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Tactical Dispatching: Stand-Off in Susquehanna County, PA Ends Peacefully
Author: Stephen E Frederick
Copyright: 9-1-1 Magazine, Feature Content
Developing a Tactical/Incident Dispatcher Program in Northeastern Pennsylvania
Susquehanna County 9-1-1's PCOMM (Portable Communications Trailer) provides mobile communications and incident dispatch support for a search & rescue incident.
In April of 2002 I took my first Tactical Dispatcher class in Monroe County, Pa. I thought it looked interesting. Well after four days of training we learned about SWAT operations, tactical command, and tactical command post setup. We learned what we, as dispatchers, can do for the tactical environment. We did scenarios with a local SWAT team on hostage situations. (I had the opportunity to role-play as a hostage taker. What an experience. Imagine the feeling of having an MP5 pointed at you by a highly trained SWAT team member barking orders at you to “lie down on the ground!”). Since then, however, it has been a certificate in my filing cabinet.
In October of 2007 while looking for some different outside training for our dispatch staff, I came across First Contact 9-1-1. I scheduled an Incident Dispatcher class with instructor Dave Larton and had three of our agency’s dispatchers enrolled along with several others from surrounding county agencies. In this class we learned what we can do in the field to assist with any type of incident, from a hazmat to large fire scenes, to SWAT operations. Again, the certificates sat in a filing cabinet.
Our agency has gone through three different communications directors since I started over 15 years ago. With the proactive approach of our current director, Arthur Donato, we have made some great progress.
Since 9/11 and all of the terrorism and homeland security task forces that have been developed, our task force, the Northeast PA Regional Terrorism Task Force, was able to secure funding through a PSIC (Public Safety Interoperability Communications) grant. This funding allowed for the purchase of three trailers that went to three of the eight counties in our task force region. Additional money went toward upgrading those counties that already had Comm. Vans in service.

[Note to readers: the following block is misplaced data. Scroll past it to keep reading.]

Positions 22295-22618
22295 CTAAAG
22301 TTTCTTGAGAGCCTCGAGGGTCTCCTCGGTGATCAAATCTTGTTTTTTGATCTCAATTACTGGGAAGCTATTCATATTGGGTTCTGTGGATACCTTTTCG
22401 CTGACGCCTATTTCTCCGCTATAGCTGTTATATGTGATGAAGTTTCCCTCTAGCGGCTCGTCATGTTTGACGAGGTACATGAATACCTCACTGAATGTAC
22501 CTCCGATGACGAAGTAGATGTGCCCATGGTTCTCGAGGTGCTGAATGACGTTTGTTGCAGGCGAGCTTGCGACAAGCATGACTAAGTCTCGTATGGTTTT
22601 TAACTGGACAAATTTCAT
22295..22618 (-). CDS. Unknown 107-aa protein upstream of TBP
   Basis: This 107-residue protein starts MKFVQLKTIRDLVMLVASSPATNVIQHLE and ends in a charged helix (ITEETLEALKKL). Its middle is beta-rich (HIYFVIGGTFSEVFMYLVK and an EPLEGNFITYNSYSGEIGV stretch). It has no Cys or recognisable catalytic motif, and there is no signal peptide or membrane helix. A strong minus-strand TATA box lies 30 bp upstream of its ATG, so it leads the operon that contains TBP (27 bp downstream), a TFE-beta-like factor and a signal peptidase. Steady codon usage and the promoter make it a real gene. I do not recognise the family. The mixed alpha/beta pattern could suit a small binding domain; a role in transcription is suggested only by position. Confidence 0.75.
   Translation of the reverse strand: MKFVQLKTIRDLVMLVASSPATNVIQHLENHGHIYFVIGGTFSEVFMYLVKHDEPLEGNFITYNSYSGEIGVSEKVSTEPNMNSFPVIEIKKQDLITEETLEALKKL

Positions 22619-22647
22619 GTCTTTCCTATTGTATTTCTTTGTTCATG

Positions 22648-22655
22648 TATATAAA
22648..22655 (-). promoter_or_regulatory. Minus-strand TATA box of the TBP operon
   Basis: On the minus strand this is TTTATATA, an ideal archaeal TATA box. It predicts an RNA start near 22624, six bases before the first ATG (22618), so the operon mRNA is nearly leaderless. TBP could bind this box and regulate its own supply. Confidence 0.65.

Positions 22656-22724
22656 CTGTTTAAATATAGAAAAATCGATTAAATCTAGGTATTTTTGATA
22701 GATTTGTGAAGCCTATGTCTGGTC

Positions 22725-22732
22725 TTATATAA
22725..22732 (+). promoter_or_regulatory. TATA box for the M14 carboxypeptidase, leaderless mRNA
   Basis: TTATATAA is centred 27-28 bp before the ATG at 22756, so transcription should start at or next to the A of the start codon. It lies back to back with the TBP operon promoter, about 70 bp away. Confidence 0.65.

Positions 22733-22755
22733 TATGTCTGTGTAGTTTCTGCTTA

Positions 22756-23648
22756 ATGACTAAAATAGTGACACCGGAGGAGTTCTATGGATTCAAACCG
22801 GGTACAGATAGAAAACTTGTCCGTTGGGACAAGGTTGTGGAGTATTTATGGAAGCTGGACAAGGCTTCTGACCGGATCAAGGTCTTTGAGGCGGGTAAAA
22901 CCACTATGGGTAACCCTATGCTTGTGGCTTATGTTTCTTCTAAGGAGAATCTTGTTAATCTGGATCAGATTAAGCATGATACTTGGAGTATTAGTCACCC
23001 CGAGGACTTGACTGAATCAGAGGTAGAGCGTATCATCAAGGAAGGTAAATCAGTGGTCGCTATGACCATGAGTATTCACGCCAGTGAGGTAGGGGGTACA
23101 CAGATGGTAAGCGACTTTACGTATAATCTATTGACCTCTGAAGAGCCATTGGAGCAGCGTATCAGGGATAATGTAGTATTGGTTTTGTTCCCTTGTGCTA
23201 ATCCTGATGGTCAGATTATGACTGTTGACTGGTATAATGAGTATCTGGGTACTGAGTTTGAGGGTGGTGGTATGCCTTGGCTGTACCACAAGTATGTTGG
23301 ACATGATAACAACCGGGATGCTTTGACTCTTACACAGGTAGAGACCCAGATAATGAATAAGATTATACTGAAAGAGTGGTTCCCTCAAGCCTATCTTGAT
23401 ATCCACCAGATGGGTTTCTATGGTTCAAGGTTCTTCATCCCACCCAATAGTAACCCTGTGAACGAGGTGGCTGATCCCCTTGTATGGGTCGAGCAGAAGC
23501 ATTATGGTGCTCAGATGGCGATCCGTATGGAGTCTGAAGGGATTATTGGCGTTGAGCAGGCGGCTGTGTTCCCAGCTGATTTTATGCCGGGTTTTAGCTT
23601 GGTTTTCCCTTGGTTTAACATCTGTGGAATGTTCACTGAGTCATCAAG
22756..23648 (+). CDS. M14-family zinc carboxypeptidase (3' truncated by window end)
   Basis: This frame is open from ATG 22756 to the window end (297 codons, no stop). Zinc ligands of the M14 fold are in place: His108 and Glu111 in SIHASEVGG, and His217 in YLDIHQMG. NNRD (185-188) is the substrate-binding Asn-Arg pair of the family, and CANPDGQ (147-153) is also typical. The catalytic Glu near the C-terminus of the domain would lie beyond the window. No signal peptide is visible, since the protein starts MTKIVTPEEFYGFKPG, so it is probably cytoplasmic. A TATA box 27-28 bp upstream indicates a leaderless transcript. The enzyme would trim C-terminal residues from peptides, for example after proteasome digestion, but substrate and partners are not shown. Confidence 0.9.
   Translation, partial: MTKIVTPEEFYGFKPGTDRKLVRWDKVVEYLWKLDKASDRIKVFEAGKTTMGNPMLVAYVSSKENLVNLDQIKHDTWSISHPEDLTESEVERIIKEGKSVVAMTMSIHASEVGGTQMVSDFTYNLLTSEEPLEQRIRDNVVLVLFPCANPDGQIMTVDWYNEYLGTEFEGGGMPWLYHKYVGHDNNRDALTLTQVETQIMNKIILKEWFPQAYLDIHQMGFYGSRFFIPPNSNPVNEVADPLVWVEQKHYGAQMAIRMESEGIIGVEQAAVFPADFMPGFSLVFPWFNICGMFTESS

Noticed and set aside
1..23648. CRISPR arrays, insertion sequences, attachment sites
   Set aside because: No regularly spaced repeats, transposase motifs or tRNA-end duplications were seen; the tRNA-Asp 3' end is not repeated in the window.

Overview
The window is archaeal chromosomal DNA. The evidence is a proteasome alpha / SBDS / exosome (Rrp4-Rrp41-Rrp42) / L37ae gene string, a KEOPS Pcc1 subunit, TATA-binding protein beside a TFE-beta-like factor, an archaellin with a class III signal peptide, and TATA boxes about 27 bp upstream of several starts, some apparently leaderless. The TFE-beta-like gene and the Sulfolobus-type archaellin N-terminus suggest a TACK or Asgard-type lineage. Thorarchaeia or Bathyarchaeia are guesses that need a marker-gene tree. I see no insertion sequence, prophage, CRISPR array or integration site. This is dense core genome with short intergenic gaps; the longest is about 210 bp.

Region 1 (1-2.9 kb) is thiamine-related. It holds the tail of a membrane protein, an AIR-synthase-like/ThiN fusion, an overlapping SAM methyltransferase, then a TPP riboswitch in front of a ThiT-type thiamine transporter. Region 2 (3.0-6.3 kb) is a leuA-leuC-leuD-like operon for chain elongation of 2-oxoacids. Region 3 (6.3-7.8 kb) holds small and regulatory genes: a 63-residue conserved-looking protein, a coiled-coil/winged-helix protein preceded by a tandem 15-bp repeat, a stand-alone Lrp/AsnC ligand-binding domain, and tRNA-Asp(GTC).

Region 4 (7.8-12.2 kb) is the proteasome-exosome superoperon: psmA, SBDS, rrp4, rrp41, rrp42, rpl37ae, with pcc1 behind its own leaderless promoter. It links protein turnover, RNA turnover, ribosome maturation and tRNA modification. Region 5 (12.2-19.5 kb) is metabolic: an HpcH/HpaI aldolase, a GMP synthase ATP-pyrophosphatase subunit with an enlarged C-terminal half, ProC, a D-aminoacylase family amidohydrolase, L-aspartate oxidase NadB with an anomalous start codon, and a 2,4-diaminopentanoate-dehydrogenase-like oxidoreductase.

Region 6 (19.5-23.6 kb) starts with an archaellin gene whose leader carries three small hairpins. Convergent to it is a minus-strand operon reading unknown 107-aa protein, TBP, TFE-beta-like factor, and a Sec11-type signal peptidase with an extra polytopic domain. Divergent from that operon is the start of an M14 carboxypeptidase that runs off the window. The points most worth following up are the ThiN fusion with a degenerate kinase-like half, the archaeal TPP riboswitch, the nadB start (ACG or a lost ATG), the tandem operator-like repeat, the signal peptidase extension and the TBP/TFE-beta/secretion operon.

In October of 2011 we took delivery of our trailer from Incident Communications Solutions out of Stevensville, Maryland. After all the radios and necessary equipment were installed and programmed our administrative staff was trained on the trailer’s operation. After a few training exercises and trial runs, I am proud to say that we now have the Susquehanna County 9-1-1 “PCOMM” (Portable Communications Trailer) officially available for service.
Since the PCOMM has been in service it has been deployed on a search, double homicide, and gas well compressor station explosion. It has also been deployed twice for 9-1-1 radio tower outages in our County. The fire departments, state police, and gas well industry personnel were very pleased with what we could do for them on the scene of an incident. The PCOMM has been a hit.
The PCOMM, initially thought to be used for communications support with its secure high speed network for communicating via voice and data, has quickly become a tool for the state police and fire departments as a command resource. Once the trailer is set up and the satellite is deployed the system can supply full satellite, cellular, radio and internet capabilities. Since these trailers were purchased as a group they are also interoperable with each other through a wireless mesh. When another unit from a different county within our task force region is deployed to the same incident, both trailers will automatically sync up with each other so the continuity of interoperability stays intact.
The PCOMM trailer and tactical/incident dispatchers in operation supporting a SWAT operation involving a suicidal, barricaded subject.
My First Official Deployment